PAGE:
Alves, Fabiana
    Drugs Neglected Dis initiat, Geneva, Switzerland..
    Beijnen, Jos. H.
    Netherlands Canc Inst, Antoni Van Leeuwenhoek Hosp, Dept Pharm & Pharmacol, Louwesweg 6, NL-1066 EC Amsterdam, Netherlands..
    Njenga, Simon
    Kenya Govt Med Res Ctr, Nairobi, Kenya..
    Kirigi, George
    Kenya Govt Med Res Ctr, Nairobi, Kenya..
    Hailu, Asrat
    Addis Ababa Univ, Addis Ababa, Ethiopia..
    Olobo, Joseph
    Makerere Univ, Kampala, Uganda..
    Musa, Ahmed M.
    Univ Khartoum, Inst Endem Dis, Khartoum, Sudan..
    Balasegaram, Manica
    Drugs Neglected Dis initiat, Geneva, Switzerland..
    Wasunna, Monique
    Drugs Neglected Dis initiat, Nairobi, Kenya..
    Karlsson, Mats O
    Uppsala University, Disciplinary Domain of Medicine and Pharmacy, Faculty of Pharmacy, Department of Pharmaceutical Biosciences.
    Khalil, Eltahir A. G.
    Univ Khartoum, Inst Endem Dis, Khartoum, Sudan..
    Visceral leishmaniasis relapse hazard is linked to reduced miltefosine exposure in patients from Eastern Africa: a population pharmacokinetic/pharmacodynamic study2017In: Journal of Antimicrobial Chemotherapy, ISSN 0305-7453, E-ISSN 1460-2091, Vol. 72, no 11, p. 3131-3140Article in journal (Refereed)
    Abstract [en]

    Background: Low efficacy of miltefosine in the treatment of visceral leishmaniasis was recently observed in Eastern Africa. Objectives: To describe the pharmacokinetics and establish a pharmacokinetic/pharmacodynamic relationship for miltefosine in Eastern African patients with visceral leishmaniasis, using a time-to-event approach to model relapse of disease. Methods: Miltefosine plasma concentrations from 95 patients (48 monotherapy versus 47 combination therapy) were included in the population pharmacokinetic model using non-linear mixed effects modelling. Subsequently a time-to-event model was developed to model the time of clinical relapse. Various summary pharmacokinetic parameters (various AUCs, Time > EC50, Time > EC90), normalized within each treatment arm to allow simultaneous analysis, were evaluated as relapse hazard-changing covariates. Results: A two-compartment population model with first-order absorption fitted the miltefosine pharmacokinetic data adequately. Relative bioavailability was reduced (- 74%, relative standard error 4.7%) during the first week of treatment of the monotherapy arm but only the first day of the shorter combination regimen. Time to the relapse of infection could be described using a constant baseline hazard (baseline 1.8 relapses/year, relative standard error 72.7%). Miltefosine Time > EC90 improved the model significantly when added in a maximum effect function on the baseline hazard (half maximal effect with Time. > EC90 6.97 days for monotherapy). Conclusions: Miltefosine drug exposure was found to be decreased in Eastern African patients with visceral leishmaniasis, due to a (transient) initial lower bioavailability. Relapse hazard was inversely linked to miltefosine exposure. Significantly lower miltefosine exposure was observed in children compared with adults, further urging the need for implementation of dose adaptations for children.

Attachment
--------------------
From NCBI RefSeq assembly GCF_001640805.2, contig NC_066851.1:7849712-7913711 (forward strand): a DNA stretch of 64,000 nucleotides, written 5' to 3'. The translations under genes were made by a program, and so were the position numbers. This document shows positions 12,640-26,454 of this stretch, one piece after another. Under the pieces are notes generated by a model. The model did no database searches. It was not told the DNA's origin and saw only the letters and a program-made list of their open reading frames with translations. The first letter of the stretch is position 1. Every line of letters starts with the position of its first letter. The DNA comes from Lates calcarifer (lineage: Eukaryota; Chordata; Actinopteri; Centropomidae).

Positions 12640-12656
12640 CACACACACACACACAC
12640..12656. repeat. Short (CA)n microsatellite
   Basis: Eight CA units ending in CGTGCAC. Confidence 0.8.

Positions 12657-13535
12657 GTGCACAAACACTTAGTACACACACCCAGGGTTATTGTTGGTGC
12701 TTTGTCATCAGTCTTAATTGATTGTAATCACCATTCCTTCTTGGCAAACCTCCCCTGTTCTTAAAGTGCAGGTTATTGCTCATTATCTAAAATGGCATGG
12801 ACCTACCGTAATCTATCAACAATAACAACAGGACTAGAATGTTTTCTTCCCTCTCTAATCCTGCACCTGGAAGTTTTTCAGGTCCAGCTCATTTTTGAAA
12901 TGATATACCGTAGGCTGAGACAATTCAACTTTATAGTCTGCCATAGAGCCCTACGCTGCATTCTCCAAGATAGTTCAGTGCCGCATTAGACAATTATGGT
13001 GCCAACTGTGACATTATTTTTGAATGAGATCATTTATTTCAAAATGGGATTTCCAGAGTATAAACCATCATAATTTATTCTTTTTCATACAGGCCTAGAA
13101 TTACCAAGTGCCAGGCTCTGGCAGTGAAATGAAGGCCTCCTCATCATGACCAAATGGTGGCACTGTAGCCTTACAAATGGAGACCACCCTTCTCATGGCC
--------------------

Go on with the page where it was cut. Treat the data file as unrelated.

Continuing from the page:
• 21.
    Edlund, Charlotta
    et al.
    Södertörn University, Avdelning Naturvetenskap. Karolinska Institute.
    Alvan, G
    Barkholt, L
    Vacheron, F
    Nord, C E
    Pharmacokinetics and comparative effects of telithromycin (HMR 3647) and clarithromycin on the oropharyngeal and intestinal microflora2000In: Journal of Antimicrobial Chemotherapy, ISSN 0305-7453, E-ISSN 1460-2091, Vol. 46, no 5, p. 741-749Article in journal (Refereed)
    Abstract [en]

    The pharmacokinetics in plasma and saliva of a new ketolide, telithromycin (HMR 3647), and the effect on the normal oropharyngeal and intestinal microflora were studied in healthy volunteers and compared with those of clarithromycin. Ten subjects received 800 mg telithromycin perorally once daily and 10 other subjects received 500 mg clarithromycin bid for 10 days. Blood, saliva and faecal specimens were collected at defined intervals before, during and after administration for pharmacokinetic and microbiological analyses. In subjects receiving telithromycin, the mean C(max), AUC and C(24) (24 h) in saliva exceeded the values obtained from plasma, while saliva and serum pharmacokinetic parameters were in the same range for the clarithromycin group. The quantitative ecological disturbances in the normal microflora during administration of telithromycin were moderate and comparable to those associated with clarithromycin administration. No overgrowth of yeasts or Clostridium difficile occurred. Emergence of resistant strains was seen in both treatment groups. Administration of both telithromycin and clarithromycin was associated with significant increases in MICs for intestinal Bacteroides isolates, which persisted 2 weeks after discontinuation of treatment. In addition, a significant emergence of highly clarithromycin-resistant a-haemolytic streptococci, intestinal enterococci and Enterobacteriaceae was detected at day 10 in the clarithromycin group. In conclusion, administration of telithromycin resulted in high drug levels in saliva, which indicates a good therapeutic profile for throat infections. Telithromycin seems to have a more favourable ecological profile compared with clarithromycin in terms of resistance development in the normal microflora.

  • 22.
    Edlund, Charlotta
    et al.
    Södertörn University, Avdelning Naturvetenskap. Karolinska Institute.
    Nord, C E